It is tempting, for instance, to take the known fact of Anna Kavan’s years of heroin addiction and suggest that the white ice that engulfs the characters is a literary device, a symbolic representation of the pure-white crystals whose solution she injected daily into her veins. Maybe that comes into it, and maybe that was even in her mind as she wrote, but to work as allegory there has to be an exactness that the reader can grasp. In Ice the symbols are more elusive, mysterious, captivating. It ends as it begins, with nothing that is practical or concluded. The man of action is united with the passive young woman, but their destiny is nowhere near resolved. The encroachment of the ice continues.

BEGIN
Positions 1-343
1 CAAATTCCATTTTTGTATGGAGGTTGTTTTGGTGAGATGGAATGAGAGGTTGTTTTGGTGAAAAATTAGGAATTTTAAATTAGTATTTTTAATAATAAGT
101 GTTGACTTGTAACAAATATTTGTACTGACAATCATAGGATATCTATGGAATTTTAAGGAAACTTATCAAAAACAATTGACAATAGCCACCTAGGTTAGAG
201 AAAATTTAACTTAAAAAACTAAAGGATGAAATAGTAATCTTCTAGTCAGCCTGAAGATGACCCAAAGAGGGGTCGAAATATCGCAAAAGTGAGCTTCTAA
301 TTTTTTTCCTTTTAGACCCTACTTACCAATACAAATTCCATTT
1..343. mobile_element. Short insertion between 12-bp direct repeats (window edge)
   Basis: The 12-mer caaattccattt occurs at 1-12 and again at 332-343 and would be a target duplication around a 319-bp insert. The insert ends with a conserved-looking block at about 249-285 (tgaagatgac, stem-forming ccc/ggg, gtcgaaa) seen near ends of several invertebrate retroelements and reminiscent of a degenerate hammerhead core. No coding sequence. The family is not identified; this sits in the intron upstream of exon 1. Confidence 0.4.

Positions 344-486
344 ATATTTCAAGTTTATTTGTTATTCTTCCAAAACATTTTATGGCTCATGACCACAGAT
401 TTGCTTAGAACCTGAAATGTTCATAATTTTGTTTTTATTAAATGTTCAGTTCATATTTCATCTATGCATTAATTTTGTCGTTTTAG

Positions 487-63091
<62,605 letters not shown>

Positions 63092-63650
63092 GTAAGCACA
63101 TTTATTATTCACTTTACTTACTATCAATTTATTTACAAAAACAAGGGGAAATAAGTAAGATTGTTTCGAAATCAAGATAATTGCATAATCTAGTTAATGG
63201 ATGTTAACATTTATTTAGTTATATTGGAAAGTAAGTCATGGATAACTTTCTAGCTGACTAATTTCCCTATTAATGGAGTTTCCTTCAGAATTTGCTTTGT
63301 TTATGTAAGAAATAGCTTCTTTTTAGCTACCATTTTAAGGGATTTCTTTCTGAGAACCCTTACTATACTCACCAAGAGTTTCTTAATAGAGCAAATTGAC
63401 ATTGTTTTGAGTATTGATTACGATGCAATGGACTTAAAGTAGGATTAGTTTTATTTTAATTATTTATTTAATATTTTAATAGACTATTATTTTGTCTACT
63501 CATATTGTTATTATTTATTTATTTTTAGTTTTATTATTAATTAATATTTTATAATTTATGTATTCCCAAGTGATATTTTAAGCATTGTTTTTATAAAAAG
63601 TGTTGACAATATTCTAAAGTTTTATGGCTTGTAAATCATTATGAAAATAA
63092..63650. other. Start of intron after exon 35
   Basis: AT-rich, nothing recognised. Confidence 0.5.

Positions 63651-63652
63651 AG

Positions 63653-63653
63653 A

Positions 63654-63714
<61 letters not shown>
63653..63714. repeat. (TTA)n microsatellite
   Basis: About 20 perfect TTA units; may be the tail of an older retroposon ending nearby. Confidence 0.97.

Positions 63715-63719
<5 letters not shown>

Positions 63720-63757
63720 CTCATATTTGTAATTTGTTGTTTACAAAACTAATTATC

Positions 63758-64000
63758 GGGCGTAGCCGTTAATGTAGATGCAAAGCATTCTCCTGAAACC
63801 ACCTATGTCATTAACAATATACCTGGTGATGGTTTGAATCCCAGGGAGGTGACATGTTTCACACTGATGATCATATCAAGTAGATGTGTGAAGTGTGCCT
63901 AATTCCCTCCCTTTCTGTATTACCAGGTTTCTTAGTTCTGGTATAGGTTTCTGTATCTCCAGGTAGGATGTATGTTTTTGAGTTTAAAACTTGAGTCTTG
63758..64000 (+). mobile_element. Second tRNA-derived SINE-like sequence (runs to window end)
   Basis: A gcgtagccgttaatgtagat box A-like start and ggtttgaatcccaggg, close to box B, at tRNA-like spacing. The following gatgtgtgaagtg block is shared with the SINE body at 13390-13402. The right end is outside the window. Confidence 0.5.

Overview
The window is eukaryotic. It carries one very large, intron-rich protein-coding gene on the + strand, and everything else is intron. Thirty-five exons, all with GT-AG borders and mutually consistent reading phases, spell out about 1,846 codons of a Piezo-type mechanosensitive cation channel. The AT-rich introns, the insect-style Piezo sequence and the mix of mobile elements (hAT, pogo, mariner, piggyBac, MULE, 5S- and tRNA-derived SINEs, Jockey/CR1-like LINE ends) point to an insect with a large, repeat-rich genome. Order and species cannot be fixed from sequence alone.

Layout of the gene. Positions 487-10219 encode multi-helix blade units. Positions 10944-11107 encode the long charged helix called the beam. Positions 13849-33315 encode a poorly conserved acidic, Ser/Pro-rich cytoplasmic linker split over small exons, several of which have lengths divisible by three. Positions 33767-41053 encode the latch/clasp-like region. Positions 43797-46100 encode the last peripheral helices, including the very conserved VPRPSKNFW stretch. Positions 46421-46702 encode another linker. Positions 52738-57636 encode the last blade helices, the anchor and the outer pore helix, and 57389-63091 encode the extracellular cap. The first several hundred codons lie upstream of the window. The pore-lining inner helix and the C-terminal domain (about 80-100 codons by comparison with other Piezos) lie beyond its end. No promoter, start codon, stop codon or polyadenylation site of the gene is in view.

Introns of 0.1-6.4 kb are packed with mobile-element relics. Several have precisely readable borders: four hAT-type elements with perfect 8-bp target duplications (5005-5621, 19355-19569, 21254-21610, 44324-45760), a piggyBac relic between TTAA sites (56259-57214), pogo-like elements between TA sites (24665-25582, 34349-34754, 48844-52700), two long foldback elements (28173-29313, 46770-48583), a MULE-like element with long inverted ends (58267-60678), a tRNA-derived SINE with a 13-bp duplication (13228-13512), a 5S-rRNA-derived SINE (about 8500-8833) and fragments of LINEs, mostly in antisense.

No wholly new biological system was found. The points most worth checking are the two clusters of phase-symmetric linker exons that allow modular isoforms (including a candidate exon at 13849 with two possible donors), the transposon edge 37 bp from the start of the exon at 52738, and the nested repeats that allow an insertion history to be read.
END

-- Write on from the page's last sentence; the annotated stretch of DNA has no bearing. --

‘Anna Kavan’ was a pseudonym for Helen Ferguson, the married name under which the author wrote and sold her first few novels between 1929 and 1937. She continued to write through the Second World War but mostly short stories, and many of these dealt explicitly with her unhappy and unstable psychological state. She made attempts on her life after her second marriage failed and when her son was killed in the war. She spent two long periods in mental hospitals. Some of her most disturbing stories can be found in Asylum Piece, published in 1940. She suffered from a painful spinal disease and began taking heroin for pain relief.